Despite the recommendations of multiple guidelines to perform genetic testing of individuals who have breast cancer or ovarian cancer less than one-quarter of women diagnosed with breast cancer in a recent study and fewer than one-third of those diagnosed with ovarian cancer underwent any genetic testing. Yet when tested for all genes that current guidelines designate as associated with their cancer type, nearly 8% of patients with breast cancer and almost 15% of patients with ovarian cancer had pathogenic variants, information which could be used to guide their therapy.

The researchers found testing particularly underutilized among ethnic minority patients with ovarian cancer. Findings appeared in the Journal of Clinical Oncology.

The National Comprehensive Cancer Network, American Society of Clinical Oncology, American College of Obstetricians and Gynecologists, American Society of Breast Surgeons, and U.S. Preventive Services Task Force all have guidelines that recommend genetic testing of breast cancer patients and ovarian cancer patients. “There is general consensus that all ovarian cancer patients should be tested, whereas guidelines are evolving about which breast cancer patients should be tested,” Allison Kurian, MD, MSc, associate professor of medicine and health research and policy at Stanford University and the study’s lead author, told CLN Stat.

Testing women who already have breast or ovarian cancer can inform clinicians on the best treatment options to take, whether it’s poly-ADP ribose polymerase inhibitor therapy for metastatic breast cancer or ovarian cancer, or risk-reducing surgeries, Kurian explained. “Moreover, there are important implications for subsequent screening (e.g., screening for the possibility of a second breast cancer) after the initial cancer is successfully treated,” Kurian said. However, not much is known about the rate of compliance with these guidelines in the clinic. Researchers also know little about the prevalence of cancer mutations in racial and ethnic minorities with breast or ovarian cancer.

To assess the situation in real-world clinical settings, investigators drew data from the National Cancer Institute’s Surveillance, Epidemiology, and End Results Program, zeroing in on 83,000 women diagnosed with breast or ovarian cancer in two states, California and Georgia, between 2013 and 2014. Linking data on these cases with laboratory data on cancer genetic tests from 2013 and 2014, they found that 24.1% and 30.9% of the women diagnosed with breast and ovarian cancer respectively had undergone genetic testing. In addition, 7.8% and 14.5% of patients with breast and ovarian cancer respectively, harbored cancer-associated mutations, a finding that could guide care decisions not just for the patients but also for family members.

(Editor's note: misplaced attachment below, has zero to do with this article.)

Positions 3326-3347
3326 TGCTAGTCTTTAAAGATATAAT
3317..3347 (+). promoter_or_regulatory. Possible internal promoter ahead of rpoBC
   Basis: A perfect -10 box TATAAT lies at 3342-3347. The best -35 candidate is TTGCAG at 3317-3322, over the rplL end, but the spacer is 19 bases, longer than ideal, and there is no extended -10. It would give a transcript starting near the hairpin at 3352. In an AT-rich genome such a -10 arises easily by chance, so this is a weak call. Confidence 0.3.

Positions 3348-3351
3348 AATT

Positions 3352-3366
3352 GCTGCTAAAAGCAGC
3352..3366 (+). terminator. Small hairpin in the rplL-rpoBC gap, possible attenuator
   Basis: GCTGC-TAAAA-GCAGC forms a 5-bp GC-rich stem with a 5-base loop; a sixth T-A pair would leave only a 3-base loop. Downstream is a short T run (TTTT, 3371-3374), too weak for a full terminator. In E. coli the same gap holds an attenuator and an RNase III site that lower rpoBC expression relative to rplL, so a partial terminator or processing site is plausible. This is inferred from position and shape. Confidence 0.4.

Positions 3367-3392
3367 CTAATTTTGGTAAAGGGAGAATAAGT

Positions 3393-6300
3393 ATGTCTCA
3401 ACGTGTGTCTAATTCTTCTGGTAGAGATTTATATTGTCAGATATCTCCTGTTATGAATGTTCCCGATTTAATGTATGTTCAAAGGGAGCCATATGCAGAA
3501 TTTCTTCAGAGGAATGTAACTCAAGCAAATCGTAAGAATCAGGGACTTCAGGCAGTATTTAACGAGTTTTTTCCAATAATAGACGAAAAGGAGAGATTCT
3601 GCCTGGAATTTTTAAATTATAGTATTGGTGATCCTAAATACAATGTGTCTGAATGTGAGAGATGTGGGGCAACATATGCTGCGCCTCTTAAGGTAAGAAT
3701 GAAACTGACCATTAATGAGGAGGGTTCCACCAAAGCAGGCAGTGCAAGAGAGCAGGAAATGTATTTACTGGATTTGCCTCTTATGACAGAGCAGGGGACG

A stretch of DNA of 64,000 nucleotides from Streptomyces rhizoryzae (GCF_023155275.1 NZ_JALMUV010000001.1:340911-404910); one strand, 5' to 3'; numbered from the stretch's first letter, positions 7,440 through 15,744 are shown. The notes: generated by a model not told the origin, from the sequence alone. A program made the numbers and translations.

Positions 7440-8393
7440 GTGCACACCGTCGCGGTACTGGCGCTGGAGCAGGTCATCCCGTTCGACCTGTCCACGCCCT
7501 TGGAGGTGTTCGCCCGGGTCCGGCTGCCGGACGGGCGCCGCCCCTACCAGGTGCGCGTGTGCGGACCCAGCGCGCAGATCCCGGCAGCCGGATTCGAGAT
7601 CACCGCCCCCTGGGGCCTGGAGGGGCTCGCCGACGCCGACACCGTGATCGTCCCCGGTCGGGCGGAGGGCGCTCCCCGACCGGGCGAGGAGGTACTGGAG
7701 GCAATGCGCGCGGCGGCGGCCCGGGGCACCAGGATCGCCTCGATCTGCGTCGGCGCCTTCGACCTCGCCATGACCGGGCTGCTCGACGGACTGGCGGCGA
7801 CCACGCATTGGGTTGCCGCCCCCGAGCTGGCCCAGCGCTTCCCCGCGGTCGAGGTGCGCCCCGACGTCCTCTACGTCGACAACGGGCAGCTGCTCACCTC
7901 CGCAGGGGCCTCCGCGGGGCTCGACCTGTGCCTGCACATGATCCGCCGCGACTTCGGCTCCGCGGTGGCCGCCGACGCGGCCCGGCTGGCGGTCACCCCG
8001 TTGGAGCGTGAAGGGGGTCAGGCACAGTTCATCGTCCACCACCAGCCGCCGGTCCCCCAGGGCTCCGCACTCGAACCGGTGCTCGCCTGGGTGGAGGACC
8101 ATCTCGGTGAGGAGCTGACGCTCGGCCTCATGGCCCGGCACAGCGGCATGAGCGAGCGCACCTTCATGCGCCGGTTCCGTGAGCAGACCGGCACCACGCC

With so many different guidelines recommending that all ovarian cancer patients undergo genetic testing, “the observed testing rate of 30% is completely inadequate for ovarian cancer patients,” Kurian said. Because there’s still no consensus on whether every breast cancer patient should get tested, the observed rate of 24% in the patients diagnosed with breast cancer didn’t raise the same concern, she added.

BRCA1 and BRCA2 were the two most common pathogenic variants found in patients with breast and ovarian cancer, followed by CHEK2. Variants specific to breast cancer patients included PALB2, ATM and NBN, whereas BRIP1, MSH2, and ATM were found in ovarian cancer patients.

Investigators noticed specific testing disparities among ovarian cancer patients. Just 22% of black women and 24% of Hispanic women underwent genetic tests, compared with 34% of non-Hispanic white women. Testing prevalence was lower in low-income areas and in patients without insurance.

Among the study’s breast cancer patients who were screened for a panel of guideline-designated genes, prevalence of mutation variants of unknown significance was significantly lower in non-Hispanic whites (14.5%) compared with African Americans (28.5%), Asians (26.6%), and Hispanics (19.3%).

“The racial/ethnic disparities observed among ovarian cancer patients were very concerning” and need to be resolved, Kurian said.

Next steps are to study the survival outcomes of these patients and how they were treated. “We are also planning studies to better understand the reasons that patients are not tested when they should be and to improve on this,” she said.

The case for these types of genetic tests is building. A recent study that looked at the monetary impact of using Oncotype DX gene test based on the results of a landmark trial, determined that the test could potentially save $50 million nationwide in first-year breast cancer costs. The Trial Assigning IndividuaLized Options for Treatment or TAILORx had found no benefit to administering chemotherapy to women whose Oncotype DX scores showed a low recurrence risk. Assuming that women with low to intermediate risk scores would forgo chemotherapy and that all women would get Oncotype DX testing, researchers compared treatment and testing costs, arriving at a net savings of approximately $50 million.

“The gene tests are not perfect predictors of who will ultimately have a recurrence of breast cancer, so it will be important to model the long-term outcomes and costs from diagnosis to death,” suggested the study’s corresponding author Jeanne S. Mandelblatt, MD, MPH, in a statement.